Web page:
Massive open online courses (MOOCs) provide an opportunity for people to access free courses offered by top universities in the world and therefore attracted great attention and engagement from college teachers and students. However, with contrast to large scale enrollment, the completion rate of these courses is really low. One of the reasons for students to quit learning process is problems which they face that could not be solved by discussing them with classmates. In order to keep them staying in the course, thereby further improving the completion rate, we address the task of study partner recommendation for students based on both content information and social network information. By analyzing the content of messages posted by learners in course discussion forum, we investigated the learners' behavior features to classify the learners into three groups. Then we proposed a topic model to measure learners' course knowledge awareness. Finally, a social network was constructed based on their activities in the course forum, and the relationship in the network was then employed to recommend study partners for target learner combined with their behavior features and course knowledge awareness. The experiment results show that our method achieves better performance than recommending method only based on content information. PMID:25663836
Xu, Bin; Yang, Dan
Massive open online courses (MOOCs) provide an opportunity for people to access free courses offered by top universities in the world and therefore attracted great attention and engagement from college teachers and students. However, with contrast to large scale enrollment, the completion rate of these courses is really low. One of the reasons for students to quit learning process is problems which they face that could not be solved by discussing them with classmates. In order to keep them staying in the course, thereby further improving the completion rate, we address the task of study partner recommendation for students based on both content information and social network information. By analyzing the content of messages posted by learners in course discussion forum, we investigated the learners' behavior features to classify the learners into three groups. Then we proposed a topic model to measure learners' course knowledge awareness. Finally, a social network was constructed based on their activities in the course forum, and the relationship in the network was then employed to recommend study partners for target learner combined with their behavior features and course knowledge awareness. The experiment results show that our method achieves better performance than recommending method only based on content information. PMID:25663836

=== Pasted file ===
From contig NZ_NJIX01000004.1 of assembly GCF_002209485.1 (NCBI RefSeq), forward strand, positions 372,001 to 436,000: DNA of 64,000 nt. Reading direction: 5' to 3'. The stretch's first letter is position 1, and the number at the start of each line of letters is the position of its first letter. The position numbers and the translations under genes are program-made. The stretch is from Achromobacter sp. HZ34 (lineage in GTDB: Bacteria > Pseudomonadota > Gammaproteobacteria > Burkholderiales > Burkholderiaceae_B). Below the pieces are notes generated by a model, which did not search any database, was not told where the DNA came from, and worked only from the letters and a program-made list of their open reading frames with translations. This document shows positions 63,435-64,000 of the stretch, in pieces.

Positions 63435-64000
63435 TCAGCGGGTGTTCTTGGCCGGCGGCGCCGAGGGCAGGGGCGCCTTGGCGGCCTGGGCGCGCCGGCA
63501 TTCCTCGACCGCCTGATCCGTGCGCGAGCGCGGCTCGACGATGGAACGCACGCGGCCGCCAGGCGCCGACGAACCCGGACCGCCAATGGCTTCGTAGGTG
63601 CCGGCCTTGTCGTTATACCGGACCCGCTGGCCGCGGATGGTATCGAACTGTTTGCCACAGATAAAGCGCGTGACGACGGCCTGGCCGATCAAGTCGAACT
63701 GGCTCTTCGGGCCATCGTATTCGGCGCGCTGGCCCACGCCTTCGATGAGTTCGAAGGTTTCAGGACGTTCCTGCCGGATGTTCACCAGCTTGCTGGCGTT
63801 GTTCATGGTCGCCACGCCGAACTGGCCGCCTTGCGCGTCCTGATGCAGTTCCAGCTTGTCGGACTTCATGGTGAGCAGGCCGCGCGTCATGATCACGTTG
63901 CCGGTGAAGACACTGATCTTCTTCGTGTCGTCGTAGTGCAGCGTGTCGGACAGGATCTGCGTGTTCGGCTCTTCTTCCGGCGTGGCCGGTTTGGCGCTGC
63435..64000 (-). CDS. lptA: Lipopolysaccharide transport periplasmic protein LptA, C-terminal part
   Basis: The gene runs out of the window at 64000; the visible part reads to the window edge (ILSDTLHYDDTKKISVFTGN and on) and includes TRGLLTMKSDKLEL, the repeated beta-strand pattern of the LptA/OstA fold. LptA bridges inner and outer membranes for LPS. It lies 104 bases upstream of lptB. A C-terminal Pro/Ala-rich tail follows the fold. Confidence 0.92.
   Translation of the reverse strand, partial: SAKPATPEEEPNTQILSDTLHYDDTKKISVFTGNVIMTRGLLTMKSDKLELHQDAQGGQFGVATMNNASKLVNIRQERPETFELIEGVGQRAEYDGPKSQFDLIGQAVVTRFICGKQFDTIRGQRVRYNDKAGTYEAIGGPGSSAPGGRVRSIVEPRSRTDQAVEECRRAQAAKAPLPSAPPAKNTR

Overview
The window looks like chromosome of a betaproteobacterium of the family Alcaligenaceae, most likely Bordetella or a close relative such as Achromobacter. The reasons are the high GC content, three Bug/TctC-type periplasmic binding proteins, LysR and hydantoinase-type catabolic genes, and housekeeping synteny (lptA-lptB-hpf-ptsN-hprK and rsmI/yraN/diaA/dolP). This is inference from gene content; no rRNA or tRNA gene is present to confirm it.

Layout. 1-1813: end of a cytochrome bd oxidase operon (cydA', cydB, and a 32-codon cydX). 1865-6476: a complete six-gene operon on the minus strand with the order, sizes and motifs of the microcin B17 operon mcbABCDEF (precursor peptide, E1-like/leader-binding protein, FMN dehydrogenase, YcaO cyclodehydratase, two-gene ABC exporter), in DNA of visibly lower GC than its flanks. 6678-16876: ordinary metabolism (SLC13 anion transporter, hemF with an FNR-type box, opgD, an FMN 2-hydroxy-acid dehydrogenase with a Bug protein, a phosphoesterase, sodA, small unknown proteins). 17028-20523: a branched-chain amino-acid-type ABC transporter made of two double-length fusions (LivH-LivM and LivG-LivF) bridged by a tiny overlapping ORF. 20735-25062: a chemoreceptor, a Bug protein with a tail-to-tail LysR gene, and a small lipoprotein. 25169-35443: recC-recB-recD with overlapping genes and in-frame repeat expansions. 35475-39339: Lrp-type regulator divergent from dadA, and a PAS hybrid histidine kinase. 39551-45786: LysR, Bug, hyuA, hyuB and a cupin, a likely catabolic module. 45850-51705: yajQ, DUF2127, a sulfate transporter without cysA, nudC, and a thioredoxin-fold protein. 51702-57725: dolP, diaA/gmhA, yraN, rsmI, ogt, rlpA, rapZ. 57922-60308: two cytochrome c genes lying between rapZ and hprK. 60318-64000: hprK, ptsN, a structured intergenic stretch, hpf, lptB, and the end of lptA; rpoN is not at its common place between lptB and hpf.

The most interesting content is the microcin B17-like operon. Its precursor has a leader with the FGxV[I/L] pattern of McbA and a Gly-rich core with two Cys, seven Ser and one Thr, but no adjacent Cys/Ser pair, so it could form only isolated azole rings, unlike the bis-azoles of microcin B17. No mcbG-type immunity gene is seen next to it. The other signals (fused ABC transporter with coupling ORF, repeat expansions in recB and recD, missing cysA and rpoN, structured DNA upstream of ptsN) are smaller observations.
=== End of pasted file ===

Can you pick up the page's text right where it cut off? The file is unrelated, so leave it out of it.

Collaboration between faculty and learner support can create seamless services for e-learners. Providing access to learning materials and activities with co-located tailored learner support creates an environment in which e-learners can easily access everything they need for an enhanced, supported, and more focused learning experience. The…
Takeuchi, Osamu; Ikeda, Maiko; Mizumoto, Atsushi
In this paper, we validate Macaro's (2006) model of strategy use among language learners by assessing the amount of neural activity around the prefrontal cortex, the supposed locus of working memory (WM). We also examine whether WM activation during first language (L1) strategy deployment is lower than WM activation during second language (L2)…
Zhang, Ke; Bonk, Curtis J.
This paper critically reviews various learning preferences and human intelligence theories and models with a particular focus on the implications for online learning. It highlights a few key models, Gardner's multiple intelligences, Fleming and Mills' VARK model, Honey and Mumford's Learning Styles, and Kolb's Experiential Learning Model, and…